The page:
When Scott Walus and Keri Cousins moved to Charleston in 2011, they knew they had to bring live music to Charleston. What they brought was Cavetone Records and an idea for free, local music every week.
Walus opened Cavetone Records in 2005; it’s an all-analog recording studio and record label that only releases vinyl, but on a good day could be convinced to record a cassette, 8-track or open reel.
“I am the founder, but I don’t really have a lot of pride in being the founder,” said Walus, an EIU faculty member who is in charge of the label's audio engineering, branding, design, public relations and press. “But I have a lot of pride in running it. Anybody can start something, but it takes a lot to run something.”
A Rough Beginning
The Cavetone recording studio opened its doors to simply make records, but there was no launch or ribbon cutting. For about four years, Walus tried to put out a record, but something would always stop the process. An open reel deck would go down, a car would break down or the money would run out.
But in 2007, he got enough money together on a green Visa card for his own band, Pat Boone’s Farm, to record “Garage Dance Loud” on a 7-inch record. Walus and Cousins are also the duo behind the band The Ex-Bombers. In 2012, they released their first full-length album, The Tightwire, on Cavetone Records.
“Now it’s a little difficult to sell somebody a record, but in 07-08 is was impossible!” he said. “Nobody had a turntable. There was the only the hardest of the hardcore who had kept the turntables and were listening to vinyl at that point.”
In 2008, the record label was born and Walus has been working with bands from all across the Midwest ever since.
A Different Kind of Label
Cavetone is different in three ways: It is one of the last places in the world that does vinyl, its sound is unique and it is a non-profit recording label.
At Cavetone, they cut their vinyl in a 100 percent analog process. They track to tape, mix to tape, and it’s cut to lacquer; at no point does it ever see a computer. Cavetone Records is a label of dirty pop music. It’s a weird pop. It’s catchy and it’s interesting.
“It’s bands as they sound making pop music and it’s a very Midwest label, which is again return to how record labels kind of started.”
As a non-profit label, all the work at Cavetone is volunteer and all the money goes to the bands. This money is not an advance or something the band has to pay off.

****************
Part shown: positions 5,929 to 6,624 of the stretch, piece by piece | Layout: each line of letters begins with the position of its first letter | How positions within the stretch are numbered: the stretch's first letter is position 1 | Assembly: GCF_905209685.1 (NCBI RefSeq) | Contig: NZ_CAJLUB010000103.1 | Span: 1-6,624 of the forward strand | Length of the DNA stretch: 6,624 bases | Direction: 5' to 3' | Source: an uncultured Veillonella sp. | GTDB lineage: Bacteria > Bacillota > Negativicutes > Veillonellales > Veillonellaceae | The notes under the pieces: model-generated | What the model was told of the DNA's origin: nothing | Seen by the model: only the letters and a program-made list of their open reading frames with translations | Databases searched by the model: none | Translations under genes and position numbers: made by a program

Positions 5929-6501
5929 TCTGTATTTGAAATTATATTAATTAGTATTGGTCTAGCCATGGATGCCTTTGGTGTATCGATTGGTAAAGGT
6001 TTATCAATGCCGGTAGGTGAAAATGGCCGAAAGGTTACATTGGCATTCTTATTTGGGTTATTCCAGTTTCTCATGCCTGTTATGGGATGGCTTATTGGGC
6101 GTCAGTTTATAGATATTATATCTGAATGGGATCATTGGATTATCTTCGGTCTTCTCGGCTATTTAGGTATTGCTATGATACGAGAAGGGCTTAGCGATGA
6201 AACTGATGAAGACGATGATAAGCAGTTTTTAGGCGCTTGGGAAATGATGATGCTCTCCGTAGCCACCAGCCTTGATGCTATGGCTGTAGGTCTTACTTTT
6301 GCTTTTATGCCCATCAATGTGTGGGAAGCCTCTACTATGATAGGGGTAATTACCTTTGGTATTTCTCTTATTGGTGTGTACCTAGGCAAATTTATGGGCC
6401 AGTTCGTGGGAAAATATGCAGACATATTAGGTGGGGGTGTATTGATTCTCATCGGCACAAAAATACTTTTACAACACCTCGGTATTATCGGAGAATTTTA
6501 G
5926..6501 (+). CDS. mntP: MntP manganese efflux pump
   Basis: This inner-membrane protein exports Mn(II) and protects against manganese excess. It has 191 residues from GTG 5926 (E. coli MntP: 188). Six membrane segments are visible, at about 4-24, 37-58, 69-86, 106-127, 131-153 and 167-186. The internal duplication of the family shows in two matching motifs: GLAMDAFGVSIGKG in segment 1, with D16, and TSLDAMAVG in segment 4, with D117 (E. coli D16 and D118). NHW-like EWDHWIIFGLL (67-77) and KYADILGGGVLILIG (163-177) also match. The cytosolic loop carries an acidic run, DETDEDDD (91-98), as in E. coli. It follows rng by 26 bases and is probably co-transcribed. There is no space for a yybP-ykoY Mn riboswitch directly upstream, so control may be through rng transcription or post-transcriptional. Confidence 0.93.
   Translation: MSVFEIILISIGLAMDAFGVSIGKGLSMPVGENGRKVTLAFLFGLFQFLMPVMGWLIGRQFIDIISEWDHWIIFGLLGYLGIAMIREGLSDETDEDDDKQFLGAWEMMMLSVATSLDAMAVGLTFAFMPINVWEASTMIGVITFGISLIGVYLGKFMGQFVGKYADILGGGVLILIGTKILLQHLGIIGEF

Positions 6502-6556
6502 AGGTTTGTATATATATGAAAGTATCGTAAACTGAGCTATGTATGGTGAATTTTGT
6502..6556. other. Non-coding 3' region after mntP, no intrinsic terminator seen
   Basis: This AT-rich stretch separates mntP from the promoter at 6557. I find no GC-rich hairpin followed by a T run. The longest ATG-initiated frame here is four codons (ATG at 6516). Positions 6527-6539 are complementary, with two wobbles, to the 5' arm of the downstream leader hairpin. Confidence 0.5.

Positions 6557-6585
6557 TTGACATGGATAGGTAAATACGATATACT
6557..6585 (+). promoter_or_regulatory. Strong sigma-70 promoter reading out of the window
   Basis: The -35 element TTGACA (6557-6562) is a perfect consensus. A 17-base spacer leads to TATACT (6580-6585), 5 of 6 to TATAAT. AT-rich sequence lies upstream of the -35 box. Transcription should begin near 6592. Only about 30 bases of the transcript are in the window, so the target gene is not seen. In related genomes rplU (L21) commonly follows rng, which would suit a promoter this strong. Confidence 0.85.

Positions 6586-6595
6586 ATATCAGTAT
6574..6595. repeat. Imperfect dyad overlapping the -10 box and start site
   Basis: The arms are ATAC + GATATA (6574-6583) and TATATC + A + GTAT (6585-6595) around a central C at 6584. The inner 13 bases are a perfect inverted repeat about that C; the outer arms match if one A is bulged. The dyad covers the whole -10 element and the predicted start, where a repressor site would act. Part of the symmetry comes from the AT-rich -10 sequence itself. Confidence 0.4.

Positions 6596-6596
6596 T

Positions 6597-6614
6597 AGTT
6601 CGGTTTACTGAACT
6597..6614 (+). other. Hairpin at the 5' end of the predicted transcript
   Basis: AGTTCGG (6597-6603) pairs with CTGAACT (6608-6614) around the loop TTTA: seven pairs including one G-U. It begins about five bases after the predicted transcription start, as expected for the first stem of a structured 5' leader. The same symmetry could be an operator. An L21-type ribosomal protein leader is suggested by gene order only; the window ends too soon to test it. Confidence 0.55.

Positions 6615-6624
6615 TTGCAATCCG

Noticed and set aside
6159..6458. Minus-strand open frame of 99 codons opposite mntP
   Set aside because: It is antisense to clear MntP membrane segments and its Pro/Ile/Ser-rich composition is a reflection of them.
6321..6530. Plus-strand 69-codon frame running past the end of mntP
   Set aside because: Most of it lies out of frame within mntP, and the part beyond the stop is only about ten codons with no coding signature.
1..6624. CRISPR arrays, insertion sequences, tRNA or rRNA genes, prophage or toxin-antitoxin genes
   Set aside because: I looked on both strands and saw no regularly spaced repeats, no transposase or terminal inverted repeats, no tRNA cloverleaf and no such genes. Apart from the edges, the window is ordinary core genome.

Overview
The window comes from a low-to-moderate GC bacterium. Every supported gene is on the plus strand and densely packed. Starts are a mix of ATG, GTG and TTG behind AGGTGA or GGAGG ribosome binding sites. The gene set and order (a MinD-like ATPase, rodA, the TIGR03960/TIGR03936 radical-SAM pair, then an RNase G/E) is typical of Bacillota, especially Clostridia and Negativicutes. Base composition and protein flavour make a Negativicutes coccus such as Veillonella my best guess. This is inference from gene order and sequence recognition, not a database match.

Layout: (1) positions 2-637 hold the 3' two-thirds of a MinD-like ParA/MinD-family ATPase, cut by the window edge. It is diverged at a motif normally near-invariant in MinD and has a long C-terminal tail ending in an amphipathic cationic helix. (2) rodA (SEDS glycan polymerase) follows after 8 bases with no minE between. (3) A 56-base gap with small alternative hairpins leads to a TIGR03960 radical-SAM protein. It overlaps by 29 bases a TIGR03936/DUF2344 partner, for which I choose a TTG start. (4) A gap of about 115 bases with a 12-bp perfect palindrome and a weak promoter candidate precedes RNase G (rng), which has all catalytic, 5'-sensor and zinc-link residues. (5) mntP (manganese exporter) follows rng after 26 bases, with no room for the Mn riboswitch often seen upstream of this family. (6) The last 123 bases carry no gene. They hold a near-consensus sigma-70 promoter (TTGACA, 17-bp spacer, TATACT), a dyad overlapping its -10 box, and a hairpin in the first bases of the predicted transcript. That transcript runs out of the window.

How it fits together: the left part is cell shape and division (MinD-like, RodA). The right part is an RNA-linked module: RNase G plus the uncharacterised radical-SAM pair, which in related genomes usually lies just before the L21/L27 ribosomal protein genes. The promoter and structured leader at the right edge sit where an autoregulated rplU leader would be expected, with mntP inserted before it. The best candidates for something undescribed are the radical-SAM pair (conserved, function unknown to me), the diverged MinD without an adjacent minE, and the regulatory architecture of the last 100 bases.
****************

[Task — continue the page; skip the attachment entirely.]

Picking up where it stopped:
“It complicates things to add money to things that are pleasurable,” he said.
Walus knows vinyl is not widespread, but he sees listening to it as a social experience. People listen to the music and they can have a conversation about it.
“A record is something that you experience. That’s going to be the difference,” he said. “You say why vinyl? I say, well, it’s an experience. It’s nearly romantic and like a good romance it’s terribly flawed too.”
Free Music Fridays
On Friday nights during the fall and spring semester, Cavetone books and runs free shows at Top of the Roc. This provides Charleston three or four bands and original music.
“I started doing it because I live here and I want there to be music and culture and that’s important,” he said.
Since booking shows at Roc’s, Walus has noticed other venues such as Macs Uptowner have added more live music as well. He says the more music and the more dedication to music in Charleston, the better.
Cousins, Cavetone’s vice president, said Charleston needed at least one place for live music.
“It’s not that we were just big lovers of live music and we want to go see it, we also needed a place to do it ourselves,” Cousins said.
Cavetone in Charleston
Even though Charleston is a smaller college town, Walus said Eastern is what brings Cavetone to Charleston. The university drew him here, but the town drove home the decision to stay.
“There’s a weird vinyl sub-sect here,” he said. “I guess every town doesn’t have an all-vinyl record label and an all-analog recording studio. I think we’re very aware of where we are located in the sense that we want to make that home. We want to be a part of the community.”
When applying for a job at Eastern, Eastern asked for a reel of his work. Walus said he was going to be completely “me.” He submitted a 7-inch vinyl record for which he had designed the artwork, engineered and spliced the tape.
As a professor in the Communication Studies department, Walus finds ways to bring what he does at Cavetone into the media studies and public relations classes he teaches. Most of the information he teaches is theoretically based, but when Walus talks about things in terms of Cavetone, it makes sense.
When students ask him how to make a webisode or poster, Walus says what has worked for him because he deals with those things on a frequent basis.
Cavetone has also been working with Eastern since 2012 to offer music based internships to students who want to work with video and audio, design, PR, and branding.
“People tell me they’re very grateful that we’re doing these things, but they’re helping me too,” Walus said. “We’re making a community. Socializing through music, it’s a crazy concept.”